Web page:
Cubism is the first form of abstract art that originated in France and Spain in the year 1907. It was an art movement that gained popularity as one of the most influential visual art styles during the early 20th century.
As for Picasso, it was his work, Les Demoiselles d’Avignon that gained him recognition as a Cubist painter.
For the proponents of Cubism, they rejected the idea that art should mirror nature or the idea that art should reflect the traditional techniques of perspective and modeling. Instead, they wanted to emphasize the two-dimensionality of the canvas.
This is the reason why when you look at a work of a Cubist painter, there is hardly any perspective involved or you will most likely see objects or people from several different angles.
Additionally, you will often see not just cubes, but also cones, spheres, cylinders and collages.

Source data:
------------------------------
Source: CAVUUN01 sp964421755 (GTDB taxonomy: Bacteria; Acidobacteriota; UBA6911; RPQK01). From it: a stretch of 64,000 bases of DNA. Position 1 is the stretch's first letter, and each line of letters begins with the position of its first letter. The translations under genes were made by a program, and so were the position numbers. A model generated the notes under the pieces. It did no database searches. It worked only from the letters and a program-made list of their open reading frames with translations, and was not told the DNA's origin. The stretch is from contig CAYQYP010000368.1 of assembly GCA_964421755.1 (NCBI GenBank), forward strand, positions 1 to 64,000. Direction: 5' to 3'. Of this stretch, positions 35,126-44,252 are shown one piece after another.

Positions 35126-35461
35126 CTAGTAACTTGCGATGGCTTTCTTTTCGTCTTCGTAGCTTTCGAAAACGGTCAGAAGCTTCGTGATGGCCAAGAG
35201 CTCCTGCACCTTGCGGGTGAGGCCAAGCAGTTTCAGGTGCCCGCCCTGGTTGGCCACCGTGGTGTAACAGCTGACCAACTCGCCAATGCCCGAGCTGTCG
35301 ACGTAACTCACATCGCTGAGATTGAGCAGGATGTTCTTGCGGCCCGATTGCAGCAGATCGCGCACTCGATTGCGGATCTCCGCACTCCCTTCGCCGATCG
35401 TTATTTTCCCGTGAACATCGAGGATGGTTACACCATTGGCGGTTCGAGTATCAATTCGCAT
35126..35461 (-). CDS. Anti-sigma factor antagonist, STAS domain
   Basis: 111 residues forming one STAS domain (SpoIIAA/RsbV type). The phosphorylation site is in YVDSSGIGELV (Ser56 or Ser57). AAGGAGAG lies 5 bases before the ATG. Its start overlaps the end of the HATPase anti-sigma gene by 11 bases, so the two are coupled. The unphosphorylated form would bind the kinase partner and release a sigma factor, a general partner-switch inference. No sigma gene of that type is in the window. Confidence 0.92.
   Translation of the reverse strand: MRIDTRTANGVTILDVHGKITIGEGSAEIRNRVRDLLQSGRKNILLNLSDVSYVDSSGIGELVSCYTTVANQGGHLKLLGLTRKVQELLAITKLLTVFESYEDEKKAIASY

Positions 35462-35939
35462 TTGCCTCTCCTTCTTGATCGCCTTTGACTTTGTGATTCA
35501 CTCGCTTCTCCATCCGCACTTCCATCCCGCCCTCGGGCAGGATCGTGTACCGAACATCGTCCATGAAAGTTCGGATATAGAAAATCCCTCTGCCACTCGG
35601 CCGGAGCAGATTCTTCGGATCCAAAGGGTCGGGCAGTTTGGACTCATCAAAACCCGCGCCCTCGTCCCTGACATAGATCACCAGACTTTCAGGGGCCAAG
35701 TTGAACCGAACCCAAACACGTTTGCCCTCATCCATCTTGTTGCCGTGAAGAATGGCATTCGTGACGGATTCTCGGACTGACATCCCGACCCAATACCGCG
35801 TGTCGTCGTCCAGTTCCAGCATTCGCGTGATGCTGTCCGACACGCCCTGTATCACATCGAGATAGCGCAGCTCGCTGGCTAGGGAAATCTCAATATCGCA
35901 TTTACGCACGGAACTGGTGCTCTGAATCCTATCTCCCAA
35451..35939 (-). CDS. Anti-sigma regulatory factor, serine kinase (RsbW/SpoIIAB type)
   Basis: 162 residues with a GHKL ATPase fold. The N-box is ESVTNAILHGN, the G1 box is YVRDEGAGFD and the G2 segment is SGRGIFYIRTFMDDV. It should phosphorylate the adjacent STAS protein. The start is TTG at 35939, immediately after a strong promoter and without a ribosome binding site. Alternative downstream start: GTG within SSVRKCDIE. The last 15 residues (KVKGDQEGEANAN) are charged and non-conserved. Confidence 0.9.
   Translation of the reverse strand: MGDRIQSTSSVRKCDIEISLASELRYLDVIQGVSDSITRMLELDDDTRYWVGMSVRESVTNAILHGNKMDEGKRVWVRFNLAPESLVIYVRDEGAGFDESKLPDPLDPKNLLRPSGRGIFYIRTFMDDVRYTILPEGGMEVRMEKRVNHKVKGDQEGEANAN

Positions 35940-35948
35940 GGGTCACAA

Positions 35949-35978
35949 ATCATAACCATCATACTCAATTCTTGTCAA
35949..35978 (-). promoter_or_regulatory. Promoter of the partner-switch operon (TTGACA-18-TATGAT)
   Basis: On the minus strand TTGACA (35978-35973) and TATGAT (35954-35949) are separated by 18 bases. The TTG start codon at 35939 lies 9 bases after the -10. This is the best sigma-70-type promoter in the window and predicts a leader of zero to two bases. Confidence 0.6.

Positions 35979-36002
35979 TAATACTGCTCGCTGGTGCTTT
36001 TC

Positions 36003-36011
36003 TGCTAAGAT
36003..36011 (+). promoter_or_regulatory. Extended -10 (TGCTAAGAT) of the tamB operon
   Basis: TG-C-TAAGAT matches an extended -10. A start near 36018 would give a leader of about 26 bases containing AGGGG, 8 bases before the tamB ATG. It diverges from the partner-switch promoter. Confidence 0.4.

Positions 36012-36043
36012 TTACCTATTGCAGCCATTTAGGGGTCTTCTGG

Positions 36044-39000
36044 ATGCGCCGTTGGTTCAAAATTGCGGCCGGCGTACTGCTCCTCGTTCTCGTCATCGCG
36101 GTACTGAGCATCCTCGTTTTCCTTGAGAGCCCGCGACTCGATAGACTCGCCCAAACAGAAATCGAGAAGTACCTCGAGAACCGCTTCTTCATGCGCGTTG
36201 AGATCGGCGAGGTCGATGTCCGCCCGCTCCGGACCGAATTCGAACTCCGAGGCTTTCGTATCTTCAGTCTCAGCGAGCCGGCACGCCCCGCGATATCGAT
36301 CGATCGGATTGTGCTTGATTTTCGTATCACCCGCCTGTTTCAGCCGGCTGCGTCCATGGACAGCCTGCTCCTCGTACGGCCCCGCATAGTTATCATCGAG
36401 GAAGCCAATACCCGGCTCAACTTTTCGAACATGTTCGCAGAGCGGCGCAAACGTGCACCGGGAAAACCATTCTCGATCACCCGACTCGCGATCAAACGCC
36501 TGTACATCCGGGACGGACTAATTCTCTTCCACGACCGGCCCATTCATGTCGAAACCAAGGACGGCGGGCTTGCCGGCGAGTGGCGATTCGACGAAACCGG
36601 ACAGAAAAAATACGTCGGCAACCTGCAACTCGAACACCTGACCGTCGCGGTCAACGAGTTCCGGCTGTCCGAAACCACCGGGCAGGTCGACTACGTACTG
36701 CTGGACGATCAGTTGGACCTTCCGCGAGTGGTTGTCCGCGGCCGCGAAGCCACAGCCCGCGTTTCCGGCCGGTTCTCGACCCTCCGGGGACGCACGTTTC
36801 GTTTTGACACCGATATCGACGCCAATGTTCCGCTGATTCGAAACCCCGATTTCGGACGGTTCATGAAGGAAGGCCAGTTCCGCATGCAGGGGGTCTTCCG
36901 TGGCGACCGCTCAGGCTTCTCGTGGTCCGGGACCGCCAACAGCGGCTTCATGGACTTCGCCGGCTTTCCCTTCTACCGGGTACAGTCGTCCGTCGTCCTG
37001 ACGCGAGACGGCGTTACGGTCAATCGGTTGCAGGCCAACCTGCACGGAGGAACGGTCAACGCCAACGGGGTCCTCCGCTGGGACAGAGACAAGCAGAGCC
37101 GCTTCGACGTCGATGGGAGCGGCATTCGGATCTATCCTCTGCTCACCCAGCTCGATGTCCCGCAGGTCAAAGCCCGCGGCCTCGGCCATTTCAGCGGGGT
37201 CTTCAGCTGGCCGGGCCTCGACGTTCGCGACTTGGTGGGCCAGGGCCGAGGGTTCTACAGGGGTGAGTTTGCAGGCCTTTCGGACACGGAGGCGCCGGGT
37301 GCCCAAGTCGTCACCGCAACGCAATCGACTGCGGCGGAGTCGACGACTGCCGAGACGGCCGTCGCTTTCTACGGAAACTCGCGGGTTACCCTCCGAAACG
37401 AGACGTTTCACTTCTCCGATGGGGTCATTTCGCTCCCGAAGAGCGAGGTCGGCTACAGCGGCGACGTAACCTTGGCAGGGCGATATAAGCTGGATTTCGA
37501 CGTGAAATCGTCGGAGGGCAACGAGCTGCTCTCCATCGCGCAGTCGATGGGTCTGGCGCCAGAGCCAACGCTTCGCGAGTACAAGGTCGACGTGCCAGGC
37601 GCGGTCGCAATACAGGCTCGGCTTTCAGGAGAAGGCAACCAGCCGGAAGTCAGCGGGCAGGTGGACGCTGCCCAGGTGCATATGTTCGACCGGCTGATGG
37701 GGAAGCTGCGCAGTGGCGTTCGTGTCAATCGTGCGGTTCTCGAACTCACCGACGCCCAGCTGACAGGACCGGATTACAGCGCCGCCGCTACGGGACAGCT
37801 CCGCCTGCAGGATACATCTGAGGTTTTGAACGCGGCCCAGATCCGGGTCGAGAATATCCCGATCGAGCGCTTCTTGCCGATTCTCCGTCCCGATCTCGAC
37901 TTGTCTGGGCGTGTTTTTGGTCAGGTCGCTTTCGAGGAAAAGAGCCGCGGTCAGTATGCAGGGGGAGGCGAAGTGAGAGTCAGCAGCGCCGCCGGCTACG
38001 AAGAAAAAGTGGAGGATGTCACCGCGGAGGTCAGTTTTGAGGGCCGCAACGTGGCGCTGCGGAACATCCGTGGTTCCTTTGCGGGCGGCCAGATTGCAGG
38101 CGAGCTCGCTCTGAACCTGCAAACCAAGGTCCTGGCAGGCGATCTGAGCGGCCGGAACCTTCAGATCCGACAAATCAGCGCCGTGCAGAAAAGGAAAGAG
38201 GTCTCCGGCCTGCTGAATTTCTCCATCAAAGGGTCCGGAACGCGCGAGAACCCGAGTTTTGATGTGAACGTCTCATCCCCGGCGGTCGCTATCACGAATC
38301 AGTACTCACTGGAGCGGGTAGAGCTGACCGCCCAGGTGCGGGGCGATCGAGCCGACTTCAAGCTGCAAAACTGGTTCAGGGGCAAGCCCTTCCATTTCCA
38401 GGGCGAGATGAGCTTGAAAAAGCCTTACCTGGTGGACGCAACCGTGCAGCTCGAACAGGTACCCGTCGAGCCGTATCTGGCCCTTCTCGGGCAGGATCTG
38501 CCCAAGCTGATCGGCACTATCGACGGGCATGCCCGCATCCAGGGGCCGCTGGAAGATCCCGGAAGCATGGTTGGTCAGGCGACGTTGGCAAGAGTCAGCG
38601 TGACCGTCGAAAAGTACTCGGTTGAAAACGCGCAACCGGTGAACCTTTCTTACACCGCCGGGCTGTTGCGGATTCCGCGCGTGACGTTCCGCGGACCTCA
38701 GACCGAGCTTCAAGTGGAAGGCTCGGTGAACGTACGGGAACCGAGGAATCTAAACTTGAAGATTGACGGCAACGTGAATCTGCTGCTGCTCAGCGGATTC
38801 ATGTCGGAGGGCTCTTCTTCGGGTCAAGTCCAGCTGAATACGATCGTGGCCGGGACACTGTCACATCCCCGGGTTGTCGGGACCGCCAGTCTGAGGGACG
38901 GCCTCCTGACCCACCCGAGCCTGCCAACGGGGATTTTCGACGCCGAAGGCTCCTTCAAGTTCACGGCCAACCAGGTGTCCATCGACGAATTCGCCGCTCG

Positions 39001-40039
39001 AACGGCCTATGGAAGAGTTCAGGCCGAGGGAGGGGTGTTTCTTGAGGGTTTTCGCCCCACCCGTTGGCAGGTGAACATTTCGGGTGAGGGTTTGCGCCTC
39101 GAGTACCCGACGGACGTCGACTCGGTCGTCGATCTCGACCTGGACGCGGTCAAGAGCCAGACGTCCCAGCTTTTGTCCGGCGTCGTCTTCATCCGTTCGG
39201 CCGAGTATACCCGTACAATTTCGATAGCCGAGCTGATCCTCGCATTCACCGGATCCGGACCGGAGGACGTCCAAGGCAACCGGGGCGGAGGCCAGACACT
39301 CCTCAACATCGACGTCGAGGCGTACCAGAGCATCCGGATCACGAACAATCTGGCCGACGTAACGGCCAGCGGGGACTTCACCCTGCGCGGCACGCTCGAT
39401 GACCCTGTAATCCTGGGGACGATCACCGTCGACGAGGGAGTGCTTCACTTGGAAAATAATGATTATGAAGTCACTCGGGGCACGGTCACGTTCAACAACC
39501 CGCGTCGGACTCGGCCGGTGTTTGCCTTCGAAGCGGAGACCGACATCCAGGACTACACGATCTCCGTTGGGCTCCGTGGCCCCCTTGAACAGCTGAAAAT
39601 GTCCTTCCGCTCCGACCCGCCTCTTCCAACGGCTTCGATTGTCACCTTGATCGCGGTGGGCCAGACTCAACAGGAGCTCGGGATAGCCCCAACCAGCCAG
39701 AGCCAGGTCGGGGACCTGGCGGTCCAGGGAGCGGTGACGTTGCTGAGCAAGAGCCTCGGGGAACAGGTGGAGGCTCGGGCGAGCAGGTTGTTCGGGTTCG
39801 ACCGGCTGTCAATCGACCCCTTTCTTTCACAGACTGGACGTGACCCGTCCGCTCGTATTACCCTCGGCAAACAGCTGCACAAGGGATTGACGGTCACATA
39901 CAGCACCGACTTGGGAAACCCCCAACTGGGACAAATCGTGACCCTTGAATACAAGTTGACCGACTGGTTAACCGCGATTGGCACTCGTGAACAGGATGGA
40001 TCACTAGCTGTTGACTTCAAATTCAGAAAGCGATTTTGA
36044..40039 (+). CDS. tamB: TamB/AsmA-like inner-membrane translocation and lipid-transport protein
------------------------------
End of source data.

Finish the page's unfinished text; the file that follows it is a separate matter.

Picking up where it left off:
First, you need to decide if you want your art to look like a picture that's broken up or a load of different shapes and objects collaged together.
From there, make a sketch of your artwork using a pencil. Just keep on practicing what you want to achieve on scratch papers before transferring to your canvas.
Third step, and once you are on your canvas, lightly draw your final design, still, using a pencil. Drawing lightly is important so if ever you make a mistake, it will be easy to remove it with an eraser.
And since this is a form of Cubist work, overlap objects and twist them about. Remember, it does not have to look realistic at all! Break up the shapes even more using straight lines that go in all sorts of directions for a more abstract look.
From there, start adding colors in the different sections of your sketch.
If you want to learn more how to create Cubist art as well as the other movements that shape art today, join us in one of our classes here at Art Smart!